Korea's cold summer taste - naengmyeon and patbingsu
Jul 07, 2008
By Lee Ji-yoon
After the rainy season ends in mid-July, Korea’s scorching summer starts. While many Koreans fight the heat with hot foods like "samgyetang," chicken ginseng soup, one of the most popular summer dishes is "naengmyeon," literally meaning cold noodles.
Although naengmyeon was a North Korean delicacy consumed mainly in the winter time, these days it has been widely enjoyed throughout the Koreas. It consists of thin noodles, a tangy iced broth, julienned vegetables, a boiled egg and sliced beef.
There are two main varieties of naengmyeon. Mul naengmyeon is served with the noodles contained in a cold soup. Bibim naegmyeon is cold noodles added with vegetables and a spicy dressing made from red chili paste.
Naengmyeon is usually presented in a large stainless bowl to keep the iced broth cold. According to one’s preference, vinegar and mustard can be added.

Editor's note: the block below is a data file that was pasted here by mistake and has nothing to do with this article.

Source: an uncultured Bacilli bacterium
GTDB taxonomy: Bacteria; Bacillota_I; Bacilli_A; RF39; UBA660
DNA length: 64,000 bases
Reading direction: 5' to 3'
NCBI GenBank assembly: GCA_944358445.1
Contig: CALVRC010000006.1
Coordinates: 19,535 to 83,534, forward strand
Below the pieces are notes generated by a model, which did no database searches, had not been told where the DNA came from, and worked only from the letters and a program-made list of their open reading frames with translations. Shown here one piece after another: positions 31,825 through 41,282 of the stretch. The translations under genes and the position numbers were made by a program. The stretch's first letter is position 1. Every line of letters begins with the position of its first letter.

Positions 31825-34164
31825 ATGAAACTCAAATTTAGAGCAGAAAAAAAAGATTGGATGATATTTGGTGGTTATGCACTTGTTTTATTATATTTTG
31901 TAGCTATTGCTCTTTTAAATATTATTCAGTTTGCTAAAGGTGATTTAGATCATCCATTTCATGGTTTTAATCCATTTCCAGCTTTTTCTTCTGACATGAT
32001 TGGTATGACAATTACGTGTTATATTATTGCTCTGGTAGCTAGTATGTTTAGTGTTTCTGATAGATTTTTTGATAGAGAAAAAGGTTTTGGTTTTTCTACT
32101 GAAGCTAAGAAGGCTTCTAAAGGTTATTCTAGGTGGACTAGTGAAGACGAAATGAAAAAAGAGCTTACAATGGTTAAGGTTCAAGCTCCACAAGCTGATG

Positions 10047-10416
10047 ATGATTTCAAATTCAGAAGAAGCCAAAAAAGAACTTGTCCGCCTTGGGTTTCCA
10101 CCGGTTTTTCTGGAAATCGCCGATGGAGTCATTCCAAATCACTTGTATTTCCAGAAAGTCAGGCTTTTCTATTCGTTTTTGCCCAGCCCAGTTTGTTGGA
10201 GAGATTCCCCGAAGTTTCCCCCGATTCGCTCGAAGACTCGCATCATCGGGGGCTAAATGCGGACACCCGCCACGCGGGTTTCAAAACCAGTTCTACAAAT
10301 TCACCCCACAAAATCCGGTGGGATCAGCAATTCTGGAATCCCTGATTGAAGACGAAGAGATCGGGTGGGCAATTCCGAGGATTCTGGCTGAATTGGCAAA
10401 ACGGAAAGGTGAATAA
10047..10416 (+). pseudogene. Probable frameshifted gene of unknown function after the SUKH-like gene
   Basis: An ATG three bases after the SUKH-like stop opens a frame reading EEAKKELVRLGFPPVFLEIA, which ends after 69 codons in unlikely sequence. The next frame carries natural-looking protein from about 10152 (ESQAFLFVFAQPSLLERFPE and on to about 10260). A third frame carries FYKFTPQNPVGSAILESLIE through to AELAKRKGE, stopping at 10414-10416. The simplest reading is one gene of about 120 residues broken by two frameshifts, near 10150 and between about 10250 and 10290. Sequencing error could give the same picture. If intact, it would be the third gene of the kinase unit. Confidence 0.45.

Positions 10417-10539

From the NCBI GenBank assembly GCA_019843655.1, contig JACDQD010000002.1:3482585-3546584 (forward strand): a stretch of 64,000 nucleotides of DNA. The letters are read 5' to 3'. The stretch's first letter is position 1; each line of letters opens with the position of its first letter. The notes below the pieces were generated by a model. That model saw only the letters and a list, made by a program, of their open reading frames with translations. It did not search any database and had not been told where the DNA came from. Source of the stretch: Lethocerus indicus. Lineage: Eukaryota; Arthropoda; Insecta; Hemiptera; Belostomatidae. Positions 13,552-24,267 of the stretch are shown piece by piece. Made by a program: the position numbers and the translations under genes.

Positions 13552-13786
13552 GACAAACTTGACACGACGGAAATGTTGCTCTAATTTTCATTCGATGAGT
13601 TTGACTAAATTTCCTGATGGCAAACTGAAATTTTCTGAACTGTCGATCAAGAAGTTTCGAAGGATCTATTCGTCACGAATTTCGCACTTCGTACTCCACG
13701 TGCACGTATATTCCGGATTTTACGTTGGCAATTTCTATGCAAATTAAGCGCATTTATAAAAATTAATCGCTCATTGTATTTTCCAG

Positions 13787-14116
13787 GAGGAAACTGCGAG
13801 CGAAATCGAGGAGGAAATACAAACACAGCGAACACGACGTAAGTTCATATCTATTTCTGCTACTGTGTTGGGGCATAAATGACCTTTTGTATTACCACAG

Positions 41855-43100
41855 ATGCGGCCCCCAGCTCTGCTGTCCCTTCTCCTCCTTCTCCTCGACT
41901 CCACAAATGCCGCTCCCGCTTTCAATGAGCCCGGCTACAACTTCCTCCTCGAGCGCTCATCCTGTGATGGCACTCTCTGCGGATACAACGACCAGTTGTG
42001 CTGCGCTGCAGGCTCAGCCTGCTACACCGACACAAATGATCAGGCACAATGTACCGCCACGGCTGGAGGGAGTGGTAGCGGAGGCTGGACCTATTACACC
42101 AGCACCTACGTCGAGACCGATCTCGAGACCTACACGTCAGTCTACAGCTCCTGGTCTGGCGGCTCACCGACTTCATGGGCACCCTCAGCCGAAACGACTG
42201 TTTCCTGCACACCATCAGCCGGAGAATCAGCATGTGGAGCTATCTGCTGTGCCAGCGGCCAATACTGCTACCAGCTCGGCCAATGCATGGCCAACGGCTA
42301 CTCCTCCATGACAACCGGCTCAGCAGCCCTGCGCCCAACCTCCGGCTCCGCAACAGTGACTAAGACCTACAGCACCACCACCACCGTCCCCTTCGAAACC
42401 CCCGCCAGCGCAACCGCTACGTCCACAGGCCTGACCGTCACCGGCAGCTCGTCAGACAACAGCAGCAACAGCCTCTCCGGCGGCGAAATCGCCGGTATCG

Patbingsu, meaning red bean and ice, is a popular summer dessert in Korea. It is mainly composed of shaved ice, sweetened red beans and milk with other ingredients such as various fruits and small pieces of glutinous rice cake.
It was initially sold by street vendors, but you can enjoy it at every cafeteria and bakery during the summer season.
Different flavors are also available. Green tea, coffee and yogurt are favored variations.
Last year the U.S. coffee chain Starbucks launched red bean frappuccino in Korea and other Asian regions, which was inspired by Korea’s patbingsu.
Source: Korea Policy Review, July 2008
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